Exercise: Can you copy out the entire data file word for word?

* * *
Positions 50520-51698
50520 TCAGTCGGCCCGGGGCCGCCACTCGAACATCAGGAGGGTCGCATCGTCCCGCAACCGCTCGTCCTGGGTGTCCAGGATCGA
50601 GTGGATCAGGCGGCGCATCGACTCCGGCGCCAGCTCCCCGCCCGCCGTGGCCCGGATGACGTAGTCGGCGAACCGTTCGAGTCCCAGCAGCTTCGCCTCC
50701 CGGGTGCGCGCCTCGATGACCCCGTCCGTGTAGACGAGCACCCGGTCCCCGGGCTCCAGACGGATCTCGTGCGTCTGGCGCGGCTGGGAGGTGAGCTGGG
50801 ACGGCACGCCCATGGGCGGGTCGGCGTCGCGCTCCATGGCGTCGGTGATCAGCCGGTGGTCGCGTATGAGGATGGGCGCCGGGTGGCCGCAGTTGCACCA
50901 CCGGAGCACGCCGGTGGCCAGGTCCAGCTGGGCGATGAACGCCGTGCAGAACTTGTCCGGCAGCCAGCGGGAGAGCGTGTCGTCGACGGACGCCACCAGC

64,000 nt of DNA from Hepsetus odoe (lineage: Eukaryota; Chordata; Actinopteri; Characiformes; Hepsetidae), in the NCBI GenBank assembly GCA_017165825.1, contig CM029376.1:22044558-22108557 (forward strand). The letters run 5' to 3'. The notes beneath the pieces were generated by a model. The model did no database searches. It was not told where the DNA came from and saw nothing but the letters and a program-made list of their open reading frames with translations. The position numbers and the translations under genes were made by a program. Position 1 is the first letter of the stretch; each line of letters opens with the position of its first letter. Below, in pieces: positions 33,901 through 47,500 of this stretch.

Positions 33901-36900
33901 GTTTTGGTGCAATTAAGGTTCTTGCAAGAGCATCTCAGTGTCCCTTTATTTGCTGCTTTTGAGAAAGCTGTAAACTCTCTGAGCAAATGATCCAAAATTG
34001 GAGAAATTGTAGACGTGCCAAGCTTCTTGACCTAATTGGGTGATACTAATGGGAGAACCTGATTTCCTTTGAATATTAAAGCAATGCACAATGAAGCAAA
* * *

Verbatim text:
Positions 50520-51698
50520 TCAGTCGGCCCGGGGCCGCCACTCGAACATCAGGAGGGTCGCATCGTCCCGCAACCGCTCGTCCTGGGTGTCCAGGATCGA
50601 GTGGATCAGGCGGCGCATCGACTCCGGCGCCAGCTCCCCGCCCGCCGTGGCCCGGATGACGTAGTCGGCGAACCGTTCGAGTCCCAGCAGCTTCGCCTCC
50701 CGGGTGCGCGCCTCGATGACCCCGTCCGTGTAGACGAGCACCCGGTCCCCGGGCTCCAGACGGATCTCGTGCGTCTGGCGCGGCTGGGAGGTGAGCTGGG
50801 ACGGCACGCCCATGGGCGGGTCGGCGTCGCGCTCCATGGCGTCGGTGATCAGCCGGTGGTCGCGTATGAGGATGGGCGCCGGGTGGCCGCAGTTGCACCA
50901 CCGGAGCACGCCGGTGGCCAGGTCCAGCTGGGCGATGAACGCCGTGCAGAACTTGTCCGGCAGCCAGCGGGAGAGCGTGTCGTCGACGGACGCCACCAGC

64,000 nt of DNA from Hepsetus odoe (lineage: Eukaryota; Chordata; Actinopteri; Characiformes; Hepsetidae), in the NCBI GenBank assembly GCA_017165825.1, contig CM029376.1:22044558-22108557 (forward strand). The letters run 5' to 3'. The notes beneath the pieces were generated by a model. The model did no database searches. It was not told where the DNA came from and saw nothing but the letters and a program-made list of their open reading frames with translations. The position numbers and the translations under genes were made by a program. Position 1 is the first letter of the stretch; each line of letters opens with the position of its first letter. Below, in pieces: positions 33,901 through 47,500 of this stretch.

Positions 33901-36900
33901 GTTTTGGTGCAATTAAGGTTCTTGCAAGAGCATCTCAGTGTCCCTTTATTTGCTGCTTTTGAGAAAGCTGTAAACTCTCTGAGCAAATGATCCAAAATTG
34001 GAGAAATTGTAGACGTGCCAAGCTTCTTGACCTAATTGGGTGATACTAATGGGAGAACCTGATTTCCTTTGAATATTAAAGCAATGCACAATGAAGCAAA